ACM (The Academy of Contemporary Music) has taken the unprecedented step to offer all new performance and production students an Accelerated Learning Programme, to enable them to graduate with a degree aged 19. Launching in September 2013, the move will be unique to higher education in the UK and is conceived as a means to reduce tuition fees and provide a fast track to the music industry, which is currently unavailable elsewhere.
The Accelerated Learning Programme gives all ACM students – across business, performance and production - the opportunity to condense all ACM degree courses into two years study, with those students wishing to progress to industry after just one year the option of leaving with a Certificate of Higher Education (the equivalent of 120 Higher Education credits).
Additionally, performance and production students will have the flexibility to achieve a BTEC Diploma (equivalent to 2 A levels) in one year as opposed to two and then have the option of signing up to either the accelerated 2 year Degree course or the one year Higher Diploma.
ACM CEO Julia Leggett said, “In our almost 20 years experience of working with artists, producers and music entrepreneurs of the future, we recognise that traditional Higher Education structures don't allow the flexibility required to support the modern music industry. Students need flexible study options that fit their aspirations and the music industry needs fresh new talent - a condensed programme satisfies both.”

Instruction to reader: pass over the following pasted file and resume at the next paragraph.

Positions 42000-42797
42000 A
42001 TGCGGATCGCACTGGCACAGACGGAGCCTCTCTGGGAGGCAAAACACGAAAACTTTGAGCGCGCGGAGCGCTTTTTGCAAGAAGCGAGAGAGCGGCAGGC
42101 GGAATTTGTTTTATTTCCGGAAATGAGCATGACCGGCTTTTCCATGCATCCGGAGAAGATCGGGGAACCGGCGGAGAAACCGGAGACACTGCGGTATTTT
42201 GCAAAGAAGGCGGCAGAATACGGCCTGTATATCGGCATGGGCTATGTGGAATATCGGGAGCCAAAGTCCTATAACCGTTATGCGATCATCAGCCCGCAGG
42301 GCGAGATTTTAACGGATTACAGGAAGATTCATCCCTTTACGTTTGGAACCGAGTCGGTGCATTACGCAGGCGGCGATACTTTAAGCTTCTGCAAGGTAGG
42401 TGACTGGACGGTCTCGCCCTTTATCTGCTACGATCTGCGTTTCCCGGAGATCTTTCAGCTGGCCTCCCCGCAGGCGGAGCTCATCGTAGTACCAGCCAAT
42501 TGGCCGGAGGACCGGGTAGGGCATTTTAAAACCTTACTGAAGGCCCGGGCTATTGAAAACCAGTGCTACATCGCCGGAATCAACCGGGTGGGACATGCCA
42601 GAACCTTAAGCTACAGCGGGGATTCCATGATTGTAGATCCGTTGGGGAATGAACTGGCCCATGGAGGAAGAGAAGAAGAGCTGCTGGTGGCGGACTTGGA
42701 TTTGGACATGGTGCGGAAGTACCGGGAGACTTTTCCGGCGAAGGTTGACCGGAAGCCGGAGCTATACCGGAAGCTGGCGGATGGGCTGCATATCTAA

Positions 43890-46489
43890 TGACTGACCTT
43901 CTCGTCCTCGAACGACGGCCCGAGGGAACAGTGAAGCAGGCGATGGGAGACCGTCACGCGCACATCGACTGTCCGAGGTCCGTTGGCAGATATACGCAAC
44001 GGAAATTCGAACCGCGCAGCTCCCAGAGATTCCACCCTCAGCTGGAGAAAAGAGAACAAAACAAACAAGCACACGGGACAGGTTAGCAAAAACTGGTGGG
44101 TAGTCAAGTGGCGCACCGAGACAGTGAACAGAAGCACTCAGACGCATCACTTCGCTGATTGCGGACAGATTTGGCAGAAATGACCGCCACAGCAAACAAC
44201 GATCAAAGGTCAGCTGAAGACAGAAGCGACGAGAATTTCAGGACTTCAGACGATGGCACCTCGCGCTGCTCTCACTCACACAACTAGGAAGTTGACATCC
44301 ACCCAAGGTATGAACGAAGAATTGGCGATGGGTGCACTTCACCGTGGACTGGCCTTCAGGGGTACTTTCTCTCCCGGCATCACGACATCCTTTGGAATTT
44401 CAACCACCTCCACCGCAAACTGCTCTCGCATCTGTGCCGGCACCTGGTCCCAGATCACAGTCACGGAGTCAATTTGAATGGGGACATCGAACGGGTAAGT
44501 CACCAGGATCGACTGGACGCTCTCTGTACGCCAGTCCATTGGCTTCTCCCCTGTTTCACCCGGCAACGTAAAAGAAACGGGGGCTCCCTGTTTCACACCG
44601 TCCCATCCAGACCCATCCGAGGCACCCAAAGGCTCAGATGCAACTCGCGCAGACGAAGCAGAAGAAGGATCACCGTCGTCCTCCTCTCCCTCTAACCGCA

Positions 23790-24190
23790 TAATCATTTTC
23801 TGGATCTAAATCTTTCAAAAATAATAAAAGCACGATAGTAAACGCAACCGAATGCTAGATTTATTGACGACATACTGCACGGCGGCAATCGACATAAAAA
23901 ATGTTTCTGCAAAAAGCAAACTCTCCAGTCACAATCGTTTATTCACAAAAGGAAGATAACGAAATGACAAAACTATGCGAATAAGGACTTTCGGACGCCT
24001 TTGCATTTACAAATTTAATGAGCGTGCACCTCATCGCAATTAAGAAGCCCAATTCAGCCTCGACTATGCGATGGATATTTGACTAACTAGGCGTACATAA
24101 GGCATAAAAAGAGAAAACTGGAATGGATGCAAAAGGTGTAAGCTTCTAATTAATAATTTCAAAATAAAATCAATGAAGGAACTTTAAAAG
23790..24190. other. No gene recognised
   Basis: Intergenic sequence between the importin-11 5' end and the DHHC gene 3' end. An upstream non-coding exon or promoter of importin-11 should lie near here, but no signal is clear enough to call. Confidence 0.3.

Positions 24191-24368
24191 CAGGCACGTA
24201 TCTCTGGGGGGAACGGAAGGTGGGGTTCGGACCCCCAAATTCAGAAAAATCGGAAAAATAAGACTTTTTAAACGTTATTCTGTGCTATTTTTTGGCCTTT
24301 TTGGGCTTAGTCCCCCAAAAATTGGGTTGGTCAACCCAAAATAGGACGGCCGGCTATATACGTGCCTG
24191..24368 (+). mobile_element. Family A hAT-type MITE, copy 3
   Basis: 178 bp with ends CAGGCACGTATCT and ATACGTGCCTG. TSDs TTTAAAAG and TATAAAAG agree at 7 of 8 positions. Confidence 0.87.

All of ACM’s Higher Education courses are validated by Middlesex University. The number of weeks studied mirrors that of other Degree courses, as do all regulations, but the holiday periods are significantly shortened. Not only does this provide a more intense period of study where the student is able to consolidate their learning experiences more easily, but in today’s climate it also brings considerable financial advantages without the need for students to have to pay living costs whilst not actually studying.
ACM’s Director of Education Nik Preston said, “ACM’s primary concern is to ensure that our courses are the most appealing to both students and the industry that is ultimately going to recruit them. In response to the lack of higher education funding now available, and the subsequent higher tuition fees being incurred by students, ACM has sought to provide the structure that enables students to reduce their living costs and tuition fees, begin to work professionally sooner than those studying conventional Higher Education programmes and not be removed from our tutors and facilities for extended holiday periods.”
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